WHO WE ARE
DowntownNYC! was formed November 8, 2001 at the Cherry Lane Theater, spearheaded by leaders of Downtown theater and arts organizations. It is a coalition of arts organizations, civic groups, restaurants and businesses working to revitalize Downtown Manhattan in the wake of the 9/11 attacks. The Government Outreach Committee of DowntownNYC! is an autonomous task force of this organization.
In a volunteer effort to gather information to guide government agencies, private foundations and business groups planning relief efforts in the wake of the attacks of September 11, the Government Outreach Committee of DowntownNYC! conducted a survey on the business impact and job loss in Manhattan, emphasizing the area below 14th Street that was quarantined following the 9/11 attack. The survey was conducted entirely with the resources and manpower of our committee.
Between December 14, 2001 and February 15, 2002, the theaters belonging to DowntownNYC! and their surrounding businesses were solicited to either fill in a survey on-line, through a website produced by Intracommunities, Inc. or to complete the survey in hard copy and mail it to our committee using a self-mailer. The Alliance of Resident Theaters, NY was particularly helpful in distributing the questionnaire.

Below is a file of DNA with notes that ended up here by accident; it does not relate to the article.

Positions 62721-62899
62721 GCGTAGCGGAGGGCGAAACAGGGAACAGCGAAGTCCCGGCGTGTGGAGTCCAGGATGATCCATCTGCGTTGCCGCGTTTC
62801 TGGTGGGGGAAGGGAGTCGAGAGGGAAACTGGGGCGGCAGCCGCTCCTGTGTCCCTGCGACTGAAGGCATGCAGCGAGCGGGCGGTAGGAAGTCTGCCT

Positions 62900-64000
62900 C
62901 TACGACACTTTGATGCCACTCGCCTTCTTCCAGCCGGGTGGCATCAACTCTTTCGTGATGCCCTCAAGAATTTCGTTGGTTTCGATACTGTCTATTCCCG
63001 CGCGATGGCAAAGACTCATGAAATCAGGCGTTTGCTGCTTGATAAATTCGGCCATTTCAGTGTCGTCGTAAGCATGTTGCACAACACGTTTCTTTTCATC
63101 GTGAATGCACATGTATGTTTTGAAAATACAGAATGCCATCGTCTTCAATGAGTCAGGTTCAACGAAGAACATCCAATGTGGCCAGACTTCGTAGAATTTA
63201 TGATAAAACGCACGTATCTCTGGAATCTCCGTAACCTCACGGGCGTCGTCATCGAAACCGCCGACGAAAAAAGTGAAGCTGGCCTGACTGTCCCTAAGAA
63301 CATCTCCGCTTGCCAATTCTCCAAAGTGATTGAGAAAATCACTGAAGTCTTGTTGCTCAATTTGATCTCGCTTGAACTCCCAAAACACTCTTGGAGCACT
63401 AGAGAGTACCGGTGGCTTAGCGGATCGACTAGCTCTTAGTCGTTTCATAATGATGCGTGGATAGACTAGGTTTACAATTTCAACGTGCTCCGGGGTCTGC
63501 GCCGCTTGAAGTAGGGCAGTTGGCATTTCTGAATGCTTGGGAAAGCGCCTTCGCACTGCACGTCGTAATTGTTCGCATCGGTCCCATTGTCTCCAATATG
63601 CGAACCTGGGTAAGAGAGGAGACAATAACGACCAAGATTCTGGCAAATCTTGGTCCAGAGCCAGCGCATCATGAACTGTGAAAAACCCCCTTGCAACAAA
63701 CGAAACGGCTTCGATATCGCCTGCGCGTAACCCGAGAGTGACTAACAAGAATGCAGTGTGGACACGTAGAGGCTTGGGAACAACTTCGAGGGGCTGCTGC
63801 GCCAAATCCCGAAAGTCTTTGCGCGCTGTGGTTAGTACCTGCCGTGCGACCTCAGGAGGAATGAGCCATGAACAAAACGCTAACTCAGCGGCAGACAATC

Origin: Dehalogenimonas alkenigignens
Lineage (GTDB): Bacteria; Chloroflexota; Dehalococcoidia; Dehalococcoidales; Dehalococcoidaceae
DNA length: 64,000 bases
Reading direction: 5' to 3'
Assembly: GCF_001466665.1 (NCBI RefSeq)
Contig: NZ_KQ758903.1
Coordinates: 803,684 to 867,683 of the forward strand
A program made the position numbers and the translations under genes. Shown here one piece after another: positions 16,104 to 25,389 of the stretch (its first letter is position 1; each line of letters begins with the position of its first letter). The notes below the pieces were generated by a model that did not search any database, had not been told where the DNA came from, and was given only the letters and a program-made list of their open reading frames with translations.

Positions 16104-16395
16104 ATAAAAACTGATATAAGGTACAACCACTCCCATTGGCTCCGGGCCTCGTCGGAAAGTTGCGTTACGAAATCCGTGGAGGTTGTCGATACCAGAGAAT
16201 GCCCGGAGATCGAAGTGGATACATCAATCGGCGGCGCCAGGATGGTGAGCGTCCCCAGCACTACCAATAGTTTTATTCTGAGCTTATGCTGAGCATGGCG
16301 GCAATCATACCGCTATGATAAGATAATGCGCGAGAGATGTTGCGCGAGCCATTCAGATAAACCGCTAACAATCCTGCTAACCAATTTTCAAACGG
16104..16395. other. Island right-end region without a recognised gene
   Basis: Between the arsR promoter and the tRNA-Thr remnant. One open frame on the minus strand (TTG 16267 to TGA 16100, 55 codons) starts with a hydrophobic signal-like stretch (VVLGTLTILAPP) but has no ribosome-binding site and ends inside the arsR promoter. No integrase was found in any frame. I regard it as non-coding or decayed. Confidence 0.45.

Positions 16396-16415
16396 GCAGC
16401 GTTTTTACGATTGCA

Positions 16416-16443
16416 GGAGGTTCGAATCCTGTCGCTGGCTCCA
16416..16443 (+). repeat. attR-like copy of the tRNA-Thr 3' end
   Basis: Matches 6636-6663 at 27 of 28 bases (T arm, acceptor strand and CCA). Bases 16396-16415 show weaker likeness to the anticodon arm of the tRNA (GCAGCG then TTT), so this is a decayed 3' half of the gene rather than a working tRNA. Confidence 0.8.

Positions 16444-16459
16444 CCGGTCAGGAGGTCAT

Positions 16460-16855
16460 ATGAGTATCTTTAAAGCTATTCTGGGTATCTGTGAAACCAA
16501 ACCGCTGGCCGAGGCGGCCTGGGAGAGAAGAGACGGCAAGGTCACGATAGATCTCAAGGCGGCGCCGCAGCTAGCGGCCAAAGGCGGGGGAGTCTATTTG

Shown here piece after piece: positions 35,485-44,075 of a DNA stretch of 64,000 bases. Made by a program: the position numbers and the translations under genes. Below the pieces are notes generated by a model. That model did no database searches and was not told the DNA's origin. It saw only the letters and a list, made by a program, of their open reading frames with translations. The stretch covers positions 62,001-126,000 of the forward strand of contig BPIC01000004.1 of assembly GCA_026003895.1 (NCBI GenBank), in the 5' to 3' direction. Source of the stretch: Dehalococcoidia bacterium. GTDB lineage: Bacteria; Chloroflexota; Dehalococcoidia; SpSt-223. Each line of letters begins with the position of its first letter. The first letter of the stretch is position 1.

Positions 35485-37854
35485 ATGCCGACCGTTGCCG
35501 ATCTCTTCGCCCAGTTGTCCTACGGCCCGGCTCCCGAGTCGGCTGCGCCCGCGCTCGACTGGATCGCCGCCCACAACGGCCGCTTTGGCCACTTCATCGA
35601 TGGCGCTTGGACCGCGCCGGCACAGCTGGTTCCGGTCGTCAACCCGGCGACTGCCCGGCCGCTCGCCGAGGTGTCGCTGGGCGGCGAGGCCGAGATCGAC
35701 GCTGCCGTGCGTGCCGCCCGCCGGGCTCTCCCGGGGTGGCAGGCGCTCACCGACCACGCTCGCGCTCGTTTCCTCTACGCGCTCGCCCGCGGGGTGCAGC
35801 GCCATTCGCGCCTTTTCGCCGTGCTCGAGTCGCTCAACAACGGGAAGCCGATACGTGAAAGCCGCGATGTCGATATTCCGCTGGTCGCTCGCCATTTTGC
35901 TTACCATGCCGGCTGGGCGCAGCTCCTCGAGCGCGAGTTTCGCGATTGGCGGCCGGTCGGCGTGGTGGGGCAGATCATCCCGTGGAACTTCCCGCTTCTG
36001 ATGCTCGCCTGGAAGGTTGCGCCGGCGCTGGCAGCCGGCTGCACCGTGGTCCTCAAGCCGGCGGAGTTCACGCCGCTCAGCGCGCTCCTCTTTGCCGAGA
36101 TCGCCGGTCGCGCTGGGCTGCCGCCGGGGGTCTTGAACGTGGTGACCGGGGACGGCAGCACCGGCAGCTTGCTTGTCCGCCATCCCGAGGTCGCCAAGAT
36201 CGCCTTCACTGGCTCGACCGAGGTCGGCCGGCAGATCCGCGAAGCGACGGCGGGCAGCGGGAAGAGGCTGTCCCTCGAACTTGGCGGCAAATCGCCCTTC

The survey was written by committee member Thomas Boyd and the results were analyzed by committee members Jonathan Slaff and Carolyn Sévos. The survey form is attached. As organizers of the survey, we are obligated not to release the raw data, in compliance with our guarantee of privacy to the respondents.
Wherever data was collected, the mean measurements were compared to the mode and median measurements. The results were graphed and a final determination as to which measure most suited the data was made by eyeballing. In all categories, the mean appeared to be the most appropriate representation of the data.
COMPOSITION OF THE SAMPLE